This is a simple system for "pacifist adventure" role-playing and storytelling games. Here the heroes find non-violent solutions for a big dilemma. The heroes might follow a code of peace, the antagonists could be physically invulnerable, or the heroes are just outnumbered. No amount of punching will help. It's up to you and the other heroes to Talk, Find, and Make a solution.
Doctor Who, Nancy Drew, Dora the Explorer, Columbo, Daniel Jackson (Stargate), Lyra Silvertongue (Golden Compass), MacGyver, The Question (DC Comics), Veronica Mars, Agent Scully, Penny (Inspector Gadget), Dorothy Gale (Oz), Hermione Granger.
Stuff You Need
One six-sided die for the whole group.
One player (the GM) will take on the role of the antagonists and secondary characters.
The other players each need a hero to play.
The whole group needs problem scenario for the heroes to solve.
The whole group needs twenty stones (or chips, or other small objects).
Place nine of those stones in the center of the table.
Split those stones into three groups of three stones, labeled with index cards.
The index cards should read "TALK," "FIND," and "MAKE."
Set aside the other eleven stones.
Create a Problem
The whole group can collaborate to create a problem or the GM can have one prepared. A problem takes the form of three sentences. The first sentence introduces the heroes and what they do. The second sentence introduces an antagonist or problem that can't be fought with violence. The third sentence poses a dilemma the heroes must face as they pursue a solution to the problem. Here are some examples.
You are mice who live in the walls of a small house. A real estate developer wants to demolish the house and make room for a parking lot. How will you save the house without drawing attention to yourself?
You are a team of peacekeepers now on the run because of a crime you didn't commit. You must find proof of your innocence and uphold your duty to protect the innocent wherever they are oppressed. How can they maintain your duty while keeping a low profile?
You are bloggers trying to reveal the truth about the Freedom Squad, an international cabal of costumed superhumans. The Freedom Squad is wildly popular around the world, so it'll take some work to prove their nefarious intentions. How can a group of mere mortal bloggers take on a team of modern-day deities?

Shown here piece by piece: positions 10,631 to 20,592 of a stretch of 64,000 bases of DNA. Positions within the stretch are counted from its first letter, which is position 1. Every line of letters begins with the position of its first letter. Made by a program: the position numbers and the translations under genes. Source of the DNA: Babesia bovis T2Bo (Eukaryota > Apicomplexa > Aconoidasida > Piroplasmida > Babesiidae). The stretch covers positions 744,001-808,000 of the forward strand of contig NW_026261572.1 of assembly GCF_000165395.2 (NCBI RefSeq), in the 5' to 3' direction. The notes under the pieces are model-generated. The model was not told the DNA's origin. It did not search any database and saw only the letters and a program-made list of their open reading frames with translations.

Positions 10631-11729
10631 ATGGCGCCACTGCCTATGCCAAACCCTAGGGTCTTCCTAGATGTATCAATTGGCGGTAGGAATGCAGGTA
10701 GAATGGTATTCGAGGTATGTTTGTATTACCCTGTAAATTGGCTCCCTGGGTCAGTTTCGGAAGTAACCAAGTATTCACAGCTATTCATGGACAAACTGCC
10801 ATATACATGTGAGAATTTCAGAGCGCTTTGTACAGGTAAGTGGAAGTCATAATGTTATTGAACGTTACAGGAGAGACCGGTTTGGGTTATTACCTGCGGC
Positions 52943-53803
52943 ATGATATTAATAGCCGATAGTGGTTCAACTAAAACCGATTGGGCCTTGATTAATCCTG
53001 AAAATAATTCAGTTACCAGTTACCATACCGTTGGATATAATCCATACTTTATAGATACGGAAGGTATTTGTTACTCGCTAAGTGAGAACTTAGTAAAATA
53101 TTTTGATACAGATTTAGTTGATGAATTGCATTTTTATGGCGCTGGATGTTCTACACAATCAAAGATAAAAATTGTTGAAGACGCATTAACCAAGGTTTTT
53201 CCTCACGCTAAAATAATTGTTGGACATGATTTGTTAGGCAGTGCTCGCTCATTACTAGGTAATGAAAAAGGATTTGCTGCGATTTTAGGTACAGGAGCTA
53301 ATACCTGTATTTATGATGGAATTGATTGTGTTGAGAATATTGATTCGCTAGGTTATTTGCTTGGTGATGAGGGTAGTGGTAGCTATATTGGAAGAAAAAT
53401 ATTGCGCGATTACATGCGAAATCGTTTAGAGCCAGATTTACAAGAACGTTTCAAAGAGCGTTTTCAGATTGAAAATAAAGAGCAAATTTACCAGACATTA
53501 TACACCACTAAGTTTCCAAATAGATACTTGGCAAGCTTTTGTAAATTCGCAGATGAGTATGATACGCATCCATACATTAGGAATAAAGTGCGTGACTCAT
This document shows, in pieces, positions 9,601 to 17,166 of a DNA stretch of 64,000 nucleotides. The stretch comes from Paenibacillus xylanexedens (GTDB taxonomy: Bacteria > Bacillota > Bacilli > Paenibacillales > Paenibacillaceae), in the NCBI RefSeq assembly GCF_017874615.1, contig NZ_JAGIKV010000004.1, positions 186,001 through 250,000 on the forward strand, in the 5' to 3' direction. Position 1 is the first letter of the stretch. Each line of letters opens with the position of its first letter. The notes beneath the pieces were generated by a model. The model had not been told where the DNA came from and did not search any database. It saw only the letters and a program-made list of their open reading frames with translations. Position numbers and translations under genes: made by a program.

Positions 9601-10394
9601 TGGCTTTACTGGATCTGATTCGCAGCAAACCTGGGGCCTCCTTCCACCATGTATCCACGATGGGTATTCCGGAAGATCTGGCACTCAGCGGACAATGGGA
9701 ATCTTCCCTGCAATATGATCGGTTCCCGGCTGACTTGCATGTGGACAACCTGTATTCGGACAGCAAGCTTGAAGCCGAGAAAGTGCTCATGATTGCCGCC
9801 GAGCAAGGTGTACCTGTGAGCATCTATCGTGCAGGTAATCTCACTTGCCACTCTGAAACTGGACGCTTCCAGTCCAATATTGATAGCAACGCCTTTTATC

You are interdimensional travelers lost in space and time. A mysterious machine sends you to new times and places in crisis, but forbids you from using any violence to solve problems. How can you resolve the crisis so the machine will take you home?
Make Your Hero
Heroes solve problems in three ways: Talk, Find, and Make. Talk is when you interact with others. Find is when you reveal new details about the problem. Make is when you fix or create new stuff to solve the problem. Some heroes are better at one of these abilities than others.
Answer one of the questions below to describe how your hero performs this ability well, thanks to unique skills or assets. Answer another one of the questions below to describe how your hero performs this poorly, thanks to some character flaw or hindering trait.
How do you talk?
How do you find?
How do you make?
For the ability you do well, write a "+1" next to it. For the ability you do poorly, write a "-1" next to it. Players should try to get as much diversity amongst their abilities as possible. These answers describe some key details about your hero and how he or she is different from the rest of the group.
For example: Face is a famous author with lots of fans, but hopeless with computers (Talk +1, Make -1). Bulk is a stoic figure who intimidates suspects for information, but whose gruff approach scares people (Find +1, Talk -1). Click is a shy nerd, but a skilled computer hacker (Talk -1, Make +1).
How to Play
Each round, each player chooses to either Talk, Find or Make.
Talkers take turns first, starting with the oldest player and continuing clockwise around the table. If Talking, players describe their heroes interacting with each other or secondary characters.
Finders take their turns next, again starting with the oldest player and continuing clockwise around the table. If Finding, players describe their heroes searching for new information.
Makers take their turns next, starting with the oldest player and continuing clockwise around the table. If Making, players describe their heroes creating new objects or devices.
Players may simply take their turn to engage in free-form description and then let the next player take their turn. However, at some point a player will describe their hero actually trying to solve the problem at-hand. The GM or the player in question may determine if this is the case. Either way, see the following steps for what happens next in your turn.
Solving the Problem